In 1985, The EPA named 403 chemicals potential public dangers in plant accidents. Does Tom Lehrer wish to do a followup to his “Elements” song with this event?

In 1986, On Another World, following an interruption from Reginald Love (John Considine), Michael Hudson (Kale Browne) and Donna Love (Anna Stuart) were married in the judge's chambers.

In 1987, On One Life to Live: therapist Sarah Gordon arrived to help Clint learn to adjust to his blindness. She went on to become one of Boʹs great loves.

In 1988, Justin Deas aired for the final time as Keith Timmons on Santa Barbara.

In 1989, On Guiding Light, Blake Spaulding (Sherry Stringfield) had her husband, Phillip (Grant Aleksander), committed to the mental hospital.

In 1989, The Disney movie “The Little Mermaid” opened in movie theaters in the U.S.A.

In 1989, “Steel Magnolias,” starring Dolly Parton, Sally Field, Olympia Dukakis and Julia Roberts, opens in theaters nationally

In 1988, "Cherry 2000" was released by Orion Pictures; Steve De Jarnatt (director); Michael Almereyda (screenplay); Melanie Griffith, David Andrews, Tim Thomerson, Pamela Gidley, Harry Carey Jr., Jennifer Mayo, Ben Johnson, Brion James, Marshall Bell, Larry Fishburne, Michael C. Gwynne, Jack Thibeau, Robert Z'Dar, Jennifer Balgobin, Cameron Milzer; Sci-Fi; Live Action

In 1989, "All Dogs Go to Heaven" was released by United Artists / Sullivan Bluth Studios; Don Bluth (director); David N. Weiss (screenplay); Burt Reynolds, Dom DeLuise, Judith Barsi, Vic Tayback, Charles Nelson Reilly, Loni Anderson, Melba Moore, Ken Page, Rob Fuller, Earleen Carey, Godfrey Quigley, Anna Manahan, Candy Devine, Dan Kuenster, David N. Weiss, Charlie Adler, Jack Angel, Nancy Cartwright, Philip L. Clarke, Patrick Pinney, Laura Summer, Nigel Pegram, Jay Stevens, Kelly Briley, Cyndi Cozzo, Thomas Durkin, Dana Rifkin, Daryl Gilley, John Carr, John Eddings, Jeff Etter, T. Dan Hofstedt, Dan Molina, Mark Swan, Taylor Swanson, Dick Zondag, Anaida R. Garcia; Musical, Family; Animation

In 1989, "Harlem Nights" was released by Paramount Pictures; Eddie Murphy (director/screenplay); Eddie Murphy, Richard Pryor, Redd Foxx, Danny Aiello, Michael Lerner, Della Reese, Berlinda Tolbert, Stan Shaw, Jasmine Guy, Vic Polizos, Lela Rochon, David Marciano, Arsenio Hall, Thomas Mikal Ford, Miguel A. Núñez Jr., Charlie Murphy, Robin Harris, Michael Buffer, Reynaldo Rey, Ji-Tu Cumbuka, Desi Arnaz Hines II, Uncle Ray Murphy, Don Familton; Comedy, Crime; Live Action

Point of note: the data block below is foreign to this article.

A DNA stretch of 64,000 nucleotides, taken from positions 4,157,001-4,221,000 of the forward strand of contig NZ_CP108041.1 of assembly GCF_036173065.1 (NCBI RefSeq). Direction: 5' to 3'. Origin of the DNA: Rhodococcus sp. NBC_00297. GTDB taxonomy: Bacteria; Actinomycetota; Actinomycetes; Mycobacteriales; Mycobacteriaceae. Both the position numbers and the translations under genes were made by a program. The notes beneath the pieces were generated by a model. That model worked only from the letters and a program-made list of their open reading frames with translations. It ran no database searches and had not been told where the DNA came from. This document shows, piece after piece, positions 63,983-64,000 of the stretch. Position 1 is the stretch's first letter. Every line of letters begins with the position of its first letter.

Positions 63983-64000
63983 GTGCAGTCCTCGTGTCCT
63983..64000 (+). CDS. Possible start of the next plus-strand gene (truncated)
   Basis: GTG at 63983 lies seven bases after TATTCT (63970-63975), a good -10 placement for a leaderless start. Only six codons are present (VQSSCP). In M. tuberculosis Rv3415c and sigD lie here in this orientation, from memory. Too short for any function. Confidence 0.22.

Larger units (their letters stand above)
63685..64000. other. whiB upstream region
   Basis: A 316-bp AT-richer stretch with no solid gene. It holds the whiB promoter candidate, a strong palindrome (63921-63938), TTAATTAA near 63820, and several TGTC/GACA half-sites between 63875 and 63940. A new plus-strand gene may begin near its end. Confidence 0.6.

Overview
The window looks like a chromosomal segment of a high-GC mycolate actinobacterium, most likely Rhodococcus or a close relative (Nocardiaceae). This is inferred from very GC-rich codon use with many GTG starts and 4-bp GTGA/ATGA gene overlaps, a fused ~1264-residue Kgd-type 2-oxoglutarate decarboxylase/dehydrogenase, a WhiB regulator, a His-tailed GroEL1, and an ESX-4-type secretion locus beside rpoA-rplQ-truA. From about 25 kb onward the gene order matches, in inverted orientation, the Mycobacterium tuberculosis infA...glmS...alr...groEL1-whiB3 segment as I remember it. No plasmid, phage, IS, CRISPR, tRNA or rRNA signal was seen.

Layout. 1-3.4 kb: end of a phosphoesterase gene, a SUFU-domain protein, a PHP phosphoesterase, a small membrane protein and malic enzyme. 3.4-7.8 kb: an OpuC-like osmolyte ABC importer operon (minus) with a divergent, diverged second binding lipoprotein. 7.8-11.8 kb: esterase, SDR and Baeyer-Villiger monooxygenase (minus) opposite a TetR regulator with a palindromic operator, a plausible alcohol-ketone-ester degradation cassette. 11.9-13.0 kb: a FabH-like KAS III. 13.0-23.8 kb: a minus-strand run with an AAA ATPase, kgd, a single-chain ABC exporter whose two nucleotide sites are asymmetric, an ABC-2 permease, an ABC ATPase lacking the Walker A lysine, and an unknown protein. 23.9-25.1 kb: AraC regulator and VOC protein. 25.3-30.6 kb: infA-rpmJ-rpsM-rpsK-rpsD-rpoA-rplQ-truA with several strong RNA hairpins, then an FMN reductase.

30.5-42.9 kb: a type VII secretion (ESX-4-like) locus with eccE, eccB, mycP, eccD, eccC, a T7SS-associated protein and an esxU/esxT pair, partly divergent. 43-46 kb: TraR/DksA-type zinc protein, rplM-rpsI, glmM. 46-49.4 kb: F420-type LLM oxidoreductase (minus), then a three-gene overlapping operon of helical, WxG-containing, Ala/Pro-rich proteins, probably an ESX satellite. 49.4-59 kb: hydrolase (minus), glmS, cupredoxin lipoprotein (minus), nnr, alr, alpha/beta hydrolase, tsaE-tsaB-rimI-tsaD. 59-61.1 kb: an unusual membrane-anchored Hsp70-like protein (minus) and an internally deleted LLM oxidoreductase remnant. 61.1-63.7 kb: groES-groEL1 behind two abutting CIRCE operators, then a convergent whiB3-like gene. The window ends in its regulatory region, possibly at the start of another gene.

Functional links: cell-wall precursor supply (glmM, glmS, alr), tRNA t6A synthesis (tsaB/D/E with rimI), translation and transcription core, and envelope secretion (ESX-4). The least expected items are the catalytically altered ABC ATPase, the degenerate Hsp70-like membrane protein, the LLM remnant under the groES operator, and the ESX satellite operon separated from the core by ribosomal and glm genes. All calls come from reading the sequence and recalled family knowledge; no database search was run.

In 1989, "The Little Mermaid" was released by Walt Disney Pictures; Ron Clements, John Musker (directors/screenplay); Jodi Benson, Christopher Daniel Barnes, Pat Carroll, Samuel E. Wright, Jason Marin, Kenneth Mars, Buddy Hackett, Paddi Edwards, Ben Wright, Edie McClurg, Kimmy Robertson, Caroline Vasicek, Will Ryan, René Auberjonois, Gerrit Graham, J. D. Daniels, Rod McKuen, Malachi Pearson, Frank Welker, Jim Cummings, Hamilton Camp, Debbie Shapiro, Ed Gilbert, Charlie Adler, Jack Angel, Steve Bulen, Nancy Cartwright, Philip L. Clarke, Jennifer Darling, Gail Farrell, Donny Gerrard, Phillip Ingram, Anne Lockhart, Sherry Lynn, Patrick Pinney, Sally Stevens, Jackie Ward, Robert Weil, Susan Boyd, Allan Davies, Mitch Gordon, Willie Greene Jr., Linda Harmon, Walter S. Harrah, Luana Jackman, William A. Kanady, Edie Lehmann, Melissa MacKay, Guy Maeda, Lynn Dolin Mann, Arne B. Markussen, Mickie T. McGowan, Gene J. Merlino, Lewis Morford, Kathleen O'Connor, Marilyn Powell, Gloria G. Prosper, Michael Redman Jr., Robert Tebow, Rob Trow, Joe Turano, Bobbi White, Robert S. Zwirn; Musical, Fantasy, Family; Animation

In 1989, "Mystery Train" was released by Orion Classics; Jim Jarmusch (director/screenplay); Youki Kudoh, Masatoshi Nagase, Screamin' Jay Hawkins, Cinque Lee, Rufus Thomas, Jodie Markell, Nicoletta Braschi, Elizabeth Bracco, Sy Richardson, Tom Noonan, Joe Strummer, Rick Aviles, Steve Buscemi, Vondie Curtis-Hall, Tom Waits; Anthology; Live Action

In 1989, "Prancer" was released by Orion Pictures / Nelson Entertainment / Cineplex Odeon Films; John D. Hancock (director); Greg Taylor (screenplay); Sam Elliott, Cloris Leachman, Abe Vigoda, Michael Constantine, Ariana Richards, Rebecca Harrell, John Joseph Duda, Johnny Galecki, Rutanya Alda, Mark Rolston, Walter Charles, Michael Luciano, Jesse Bradford, Sandra Olson, Dan Atherton, Boo; Family, Christmas; Live Action